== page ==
Tuesday, February 23, 2016

A strong government with weak knees  

Ratnakar Tripathy

The NDA regime at the centre with its 336 seats in the lower house out of which 282 were won by the BJP alone may seem a strong government by definition. One wishes life and politics were as simple as that! By now there is enough evidence to suspect that the BJP and its leadership suffer from the classic bully syndrome – they threaten and harass those who appear relatively helpless while their knees go jelly in the face of the vocal and the determined. Whether in Hyderabad or JNU, the central government has shown tremendous zeal in muzzling dissent, even taking recourse to doctored videos and forged evidence from the media against the student leaders. The disproportionately strong response is now followed by a perverse demand from the Delhi police chief Bassi that the absconding students must come forward and prove their innocence. One would expect that in a democracy, things ought to be the other way and the police must produce due evidence that proves forensically sound. What is most confusing about such behaviour is whether it is more undemocratic or simply exceptionally inept in the context of the Indian democracy. A young friend of mine who teaches in a Delhi college recently insisted in a conversation that the BJP brand of authoritarianism has foolishness built into it and that you cannot separate one from the other. I had little to offer by way of refutation even though one would like to presume a high level of cunning in an authoritarian bully.

And when does the bully go weak-kneed?  When the Jats of Haryana decided to choke the arteries of the state as well as the central government, our home minister ran to make negotiations that will have very loud and very prolonged repercussions in other states in the coming days. The state government is now committed to following the dictates of the Jat mobs that are in no mood to listen to reason at this point. Our PM Modi who likes to project an image of raw masculinity has been outdone by the arsonists in Haryana who were often smart enough to place their women and children in front of their tidal processions. On the same day when the Indian army had to intervene to retrieve the crucial water supplies to Delhi, the capital from the mobs, I sat listening to the chief executive lecturing students at the annual convocation in BHU, Varanasi on the significance of education. I have in the past had the wicked pleasure of listening to him talk about the importance of innovation among the entrepreneurs, the importance of food among farmers and the importance of jobs among the unemployed. I am now waiting for him to pontificate on the importance of fruits in a jam factory! Such is the sublime ineptitude we are dealing with! Recently the PM even tried to wear the mantle of a victim of disgruntled NGOs and the opposition who are unable to accept a tea-seller as the nation’s leader, an appeal to pathos that increasingly sounds hollow and melodramatically unreal.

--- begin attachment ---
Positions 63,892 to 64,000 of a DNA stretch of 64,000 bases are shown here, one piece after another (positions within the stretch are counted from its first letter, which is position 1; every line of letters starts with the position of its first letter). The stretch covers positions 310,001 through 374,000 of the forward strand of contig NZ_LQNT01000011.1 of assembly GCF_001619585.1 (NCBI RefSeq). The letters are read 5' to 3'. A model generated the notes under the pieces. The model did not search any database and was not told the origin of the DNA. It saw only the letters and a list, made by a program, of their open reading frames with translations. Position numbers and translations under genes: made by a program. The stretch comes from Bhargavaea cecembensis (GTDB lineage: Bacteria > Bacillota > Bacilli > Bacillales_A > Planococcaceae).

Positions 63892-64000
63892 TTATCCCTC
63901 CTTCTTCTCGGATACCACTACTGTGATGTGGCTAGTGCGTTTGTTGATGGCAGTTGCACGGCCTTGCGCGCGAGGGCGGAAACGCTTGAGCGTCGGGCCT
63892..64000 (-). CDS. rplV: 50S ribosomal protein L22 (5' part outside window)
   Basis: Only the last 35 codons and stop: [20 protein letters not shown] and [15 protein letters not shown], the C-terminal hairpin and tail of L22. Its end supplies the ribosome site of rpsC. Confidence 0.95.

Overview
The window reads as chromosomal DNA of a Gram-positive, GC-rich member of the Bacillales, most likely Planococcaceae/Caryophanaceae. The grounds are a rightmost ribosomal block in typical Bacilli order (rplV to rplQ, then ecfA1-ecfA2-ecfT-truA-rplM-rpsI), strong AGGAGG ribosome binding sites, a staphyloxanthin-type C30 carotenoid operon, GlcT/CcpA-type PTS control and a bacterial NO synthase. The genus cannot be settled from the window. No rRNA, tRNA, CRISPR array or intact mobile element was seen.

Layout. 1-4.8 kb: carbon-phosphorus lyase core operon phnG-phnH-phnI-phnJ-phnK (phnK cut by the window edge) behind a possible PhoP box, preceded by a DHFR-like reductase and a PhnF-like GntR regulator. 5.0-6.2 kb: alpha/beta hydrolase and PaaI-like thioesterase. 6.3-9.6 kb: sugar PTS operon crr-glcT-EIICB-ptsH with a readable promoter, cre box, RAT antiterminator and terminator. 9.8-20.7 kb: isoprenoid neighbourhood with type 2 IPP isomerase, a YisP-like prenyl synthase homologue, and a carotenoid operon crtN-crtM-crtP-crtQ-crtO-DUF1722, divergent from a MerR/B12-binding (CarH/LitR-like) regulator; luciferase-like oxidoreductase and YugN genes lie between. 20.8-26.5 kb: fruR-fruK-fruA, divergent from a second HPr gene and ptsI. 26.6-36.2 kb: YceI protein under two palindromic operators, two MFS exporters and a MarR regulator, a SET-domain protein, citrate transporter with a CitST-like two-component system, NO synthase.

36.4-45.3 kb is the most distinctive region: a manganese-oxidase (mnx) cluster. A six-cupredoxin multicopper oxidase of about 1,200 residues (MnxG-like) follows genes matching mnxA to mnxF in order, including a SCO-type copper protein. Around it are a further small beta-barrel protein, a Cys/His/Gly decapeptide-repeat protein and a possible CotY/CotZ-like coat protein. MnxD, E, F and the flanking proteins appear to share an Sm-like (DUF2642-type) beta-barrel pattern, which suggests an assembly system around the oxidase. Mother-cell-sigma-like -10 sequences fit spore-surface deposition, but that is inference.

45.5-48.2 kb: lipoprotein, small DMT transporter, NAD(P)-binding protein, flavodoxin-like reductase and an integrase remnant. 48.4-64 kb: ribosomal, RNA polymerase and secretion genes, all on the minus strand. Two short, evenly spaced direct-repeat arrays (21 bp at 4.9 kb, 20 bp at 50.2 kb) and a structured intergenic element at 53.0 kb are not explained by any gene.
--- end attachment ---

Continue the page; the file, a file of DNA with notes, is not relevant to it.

The government’s antics on campuses has ended up with consequences unforeseen – the BJP student wing feels increasingly free to indulge in violence, the moribund left has found a new constituency and relevance among the youth, the oppressed Dalits and liberal elements are more determined than ever in their opposition to the BJP and its government. On the other hand, the attempt of the BJP government in Haryana to provoke and humiliate the Jat community has backfired and may soon find echoes among the Patels in Gujarat. The solution used by the government thus far is to use the bazooka of sedition and branding of individuals and groups as ‘anti-national’. At this rate the Indian demography may throw up the strangest anomaly possible – as a country chiefly of ‘anti-nationals’. We are anyway a country where people have an almost aesthetic preference for dissent and where agreements and uniformity are seen as exceptional compromises made for limited though essential practical purposes. Words like ‘diversity’ and Amartya Sen’s favourite qualifier ‘argumentative’ are actually euphemisms for a society heavily and chronically biased in the favour of quarrelsomeness that requires kid gloves and soothing words, not strong arm tactics.    


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